On Friday, January 20, the First Circuit reversed the lower court's denial to hear an employment classification suit. At issue was an action brought against the state by the Massachusetts Delivery Association ("MDA"). The First Circuit ruled that although MDA is currently facing litigation in state court, this fact does not bar MDA from bringing a separate action against the state in federal court.
MDA members are facing lawsuits in state court brought by independent contractors who allege they were misclassified. After MDA filed a separate suit in federal court, the lower court refused to take up the action, stating MDA was an alter ego of the defendants appearing in state court. Therefore, pursuant to the Younger doctrine, MDA was precluded from bringing an action.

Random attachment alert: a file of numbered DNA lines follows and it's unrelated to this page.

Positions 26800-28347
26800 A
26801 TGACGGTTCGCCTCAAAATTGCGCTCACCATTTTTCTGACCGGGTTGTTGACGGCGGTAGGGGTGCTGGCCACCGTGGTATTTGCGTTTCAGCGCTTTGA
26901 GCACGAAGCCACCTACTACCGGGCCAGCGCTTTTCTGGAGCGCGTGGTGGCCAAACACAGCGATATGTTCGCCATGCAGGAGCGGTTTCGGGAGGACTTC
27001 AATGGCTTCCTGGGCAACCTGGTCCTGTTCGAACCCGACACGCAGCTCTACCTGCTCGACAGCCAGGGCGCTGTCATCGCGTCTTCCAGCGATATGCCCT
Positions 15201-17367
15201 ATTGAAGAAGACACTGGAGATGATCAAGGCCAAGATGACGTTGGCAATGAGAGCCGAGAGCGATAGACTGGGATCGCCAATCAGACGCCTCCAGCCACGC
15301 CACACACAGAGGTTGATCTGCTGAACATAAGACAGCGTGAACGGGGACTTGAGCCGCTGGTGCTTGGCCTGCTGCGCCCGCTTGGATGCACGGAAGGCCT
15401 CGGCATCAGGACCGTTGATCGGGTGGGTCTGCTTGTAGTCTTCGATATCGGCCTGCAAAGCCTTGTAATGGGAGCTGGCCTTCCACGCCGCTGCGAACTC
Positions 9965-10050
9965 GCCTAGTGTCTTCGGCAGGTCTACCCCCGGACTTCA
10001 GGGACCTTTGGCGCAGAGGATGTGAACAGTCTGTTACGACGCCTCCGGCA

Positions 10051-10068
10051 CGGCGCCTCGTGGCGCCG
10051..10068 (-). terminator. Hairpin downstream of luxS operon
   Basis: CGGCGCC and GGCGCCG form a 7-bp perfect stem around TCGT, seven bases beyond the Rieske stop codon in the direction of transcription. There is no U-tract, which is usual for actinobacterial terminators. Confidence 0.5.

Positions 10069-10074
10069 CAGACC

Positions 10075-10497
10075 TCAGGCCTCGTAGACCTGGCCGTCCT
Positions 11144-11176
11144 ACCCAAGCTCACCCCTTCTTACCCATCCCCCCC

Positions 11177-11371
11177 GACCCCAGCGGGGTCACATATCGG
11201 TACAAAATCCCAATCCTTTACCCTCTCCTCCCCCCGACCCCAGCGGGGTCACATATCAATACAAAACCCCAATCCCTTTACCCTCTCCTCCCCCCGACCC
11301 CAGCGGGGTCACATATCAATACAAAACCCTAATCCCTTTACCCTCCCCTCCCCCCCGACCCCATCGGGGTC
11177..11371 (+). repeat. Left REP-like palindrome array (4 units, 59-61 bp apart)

In its opinion, the First Circuit's three-judge panel ruled that the lower court misapplied the Younger doctrine. The Younger doctrine bars federal courts from hearing cases brought by parties who are simultaneously facing claims in state court. According to the First Circuit opinion, the Younger doctrine was intended to prevent interference among court proceedings, however, given that the federal suit would not interfere with the state proceeding, the First Circuit provided that the doctrine did not apply. The First Circuit also stated given the uncertainty as to whether MDA is a party to the state proceeding, it would be unfair to preclude a separate federal action.